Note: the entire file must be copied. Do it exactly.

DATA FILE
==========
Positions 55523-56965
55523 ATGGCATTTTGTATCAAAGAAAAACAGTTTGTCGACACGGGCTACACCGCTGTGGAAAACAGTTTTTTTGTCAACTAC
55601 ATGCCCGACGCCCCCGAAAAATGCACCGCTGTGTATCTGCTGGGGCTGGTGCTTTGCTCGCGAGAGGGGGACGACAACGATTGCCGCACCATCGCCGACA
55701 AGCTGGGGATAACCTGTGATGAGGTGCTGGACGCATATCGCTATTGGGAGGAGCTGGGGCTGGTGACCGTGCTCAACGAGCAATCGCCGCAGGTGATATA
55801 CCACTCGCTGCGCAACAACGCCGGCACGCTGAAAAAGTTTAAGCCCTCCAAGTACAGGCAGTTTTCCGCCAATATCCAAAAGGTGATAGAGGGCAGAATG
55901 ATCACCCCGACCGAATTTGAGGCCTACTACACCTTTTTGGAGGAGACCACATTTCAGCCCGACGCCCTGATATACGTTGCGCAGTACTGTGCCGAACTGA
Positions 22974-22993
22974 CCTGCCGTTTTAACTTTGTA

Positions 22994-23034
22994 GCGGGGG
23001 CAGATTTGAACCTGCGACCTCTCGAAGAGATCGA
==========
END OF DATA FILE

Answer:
Positions 55523-56965
55523 ATGGCATTTTGTATCAAAGAAAAACAGTTTGTCGACACGGGCTACACCGCTGTGGAAAACAGTTTTTTTGTCAACTAC
55601 ATGCCCGACGCCCCCGAAAAATGCACCGCTGTGTATCTGCTGGGGCTGGTGCTTTGCTCGCGAGAGGGGGACGACAACGATTGCCGCACCATCGCCGACA
55701 AGCTGGGGATAACCTGTGATGAGGTGCTGGACGCATATCGCTATTGGGAGGAGCTGGGGCTGGTGACCGTGCTCAACGAGCAATCGCCGCAGGTGATATA
55801 CCACTCGCTGCGCAACAACGCCGGCACGCTGAAAAAGTTTAAGCCCTCCAAGTACAGGCAGTTTTCCGCCAATATCCAAAAGGTGATAGAGGGCAGAATG
55901 ATCACCCCGACCGAATTTGAGGCCTACTACACCTTTTTGGAGGAGACCACATTTCAGCCCGACGCCCTGATATACGTTGCGCAGTACTGTGCCGAACTGA
Positions 22974-22993
22974 CCTGCCGTTTTAACTTTGTA

Positions 22994-23034
22994 GCGGGGG
23001 CAGATTTGAACCTGCGACCTCTCGAAGAGATCGA